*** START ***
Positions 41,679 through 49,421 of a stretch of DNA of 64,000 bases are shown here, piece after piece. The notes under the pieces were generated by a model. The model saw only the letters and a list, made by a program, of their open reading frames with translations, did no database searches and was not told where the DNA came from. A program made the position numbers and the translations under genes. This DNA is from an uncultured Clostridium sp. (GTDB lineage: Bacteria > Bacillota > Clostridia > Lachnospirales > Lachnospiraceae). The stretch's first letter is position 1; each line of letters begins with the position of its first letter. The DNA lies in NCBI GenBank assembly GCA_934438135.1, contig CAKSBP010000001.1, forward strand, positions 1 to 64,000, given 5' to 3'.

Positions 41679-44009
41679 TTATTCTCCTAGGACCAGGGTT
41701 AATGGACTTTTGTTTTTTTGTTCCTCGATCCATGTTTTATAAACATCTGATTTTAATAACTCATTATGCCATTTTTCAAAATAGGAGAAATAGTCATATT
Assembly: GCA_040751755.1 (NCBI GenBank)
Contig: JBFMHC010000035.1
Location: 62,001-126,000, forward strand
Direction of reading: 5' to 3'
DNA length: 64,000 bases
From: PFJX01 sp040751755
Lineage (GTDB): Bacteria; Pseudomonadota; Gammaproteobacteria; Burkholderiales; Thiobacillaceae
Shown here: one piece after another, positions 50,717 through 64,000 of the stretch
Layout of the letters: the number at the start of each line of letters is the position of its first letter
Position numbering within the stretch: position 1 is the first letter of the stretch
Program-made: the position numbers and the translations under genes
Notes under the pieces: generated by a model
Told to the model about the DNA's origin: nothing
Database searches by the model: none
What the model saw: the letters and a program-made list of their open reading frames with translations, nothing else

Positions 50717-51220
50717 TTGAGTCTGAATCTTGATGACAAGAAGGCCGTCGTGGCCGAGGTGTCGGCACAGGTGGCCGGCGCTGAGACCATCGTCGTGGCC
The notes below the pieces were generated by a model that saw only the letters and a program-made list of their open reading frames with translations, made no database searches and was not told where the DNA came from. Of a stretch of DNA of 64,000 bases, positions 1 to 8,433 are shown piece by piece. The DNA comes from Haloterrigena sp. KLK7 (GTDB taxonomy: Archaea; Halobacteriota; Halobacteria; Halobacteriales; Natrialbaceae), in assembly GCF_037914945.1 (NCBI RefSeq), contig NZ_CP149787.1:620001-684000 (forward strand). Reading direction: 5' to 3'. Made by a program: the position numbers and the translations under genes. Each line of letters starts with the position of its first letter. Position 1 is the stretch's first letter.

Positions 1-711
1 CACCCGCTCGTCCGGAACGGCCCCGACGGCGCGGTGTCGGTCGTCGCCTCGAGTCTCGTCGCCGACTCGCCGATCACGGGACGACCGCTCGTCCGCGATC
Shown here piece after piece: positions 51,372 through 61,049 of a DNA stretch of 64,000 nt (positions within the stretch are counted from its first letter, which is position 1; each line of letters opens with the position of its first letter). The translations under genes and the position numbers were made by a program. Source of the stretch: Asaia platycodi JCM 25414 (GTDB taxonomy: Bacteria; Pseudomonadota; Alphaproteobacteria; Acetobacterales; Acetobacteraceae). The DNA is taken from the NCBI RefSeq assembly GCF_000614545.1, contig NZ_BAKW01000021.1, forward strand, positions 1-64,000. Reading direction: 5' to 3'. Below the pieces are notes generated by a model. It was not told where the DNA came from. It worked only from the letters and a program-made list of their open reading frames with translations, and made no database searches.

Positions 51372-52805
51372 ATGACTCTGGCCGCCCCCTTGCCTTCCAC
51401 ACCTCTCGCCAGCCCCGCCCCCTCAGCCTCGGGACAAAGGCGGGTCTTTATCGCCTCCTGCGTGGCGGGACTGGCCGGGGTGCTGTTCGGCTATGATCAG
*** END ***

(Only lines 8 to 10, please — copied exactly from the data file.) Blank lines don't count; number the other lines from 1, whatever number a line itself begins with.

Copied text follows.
Direction of reading: 5' to 3'
DNA length: 64,000 bases
From: PFJX01 sp040751755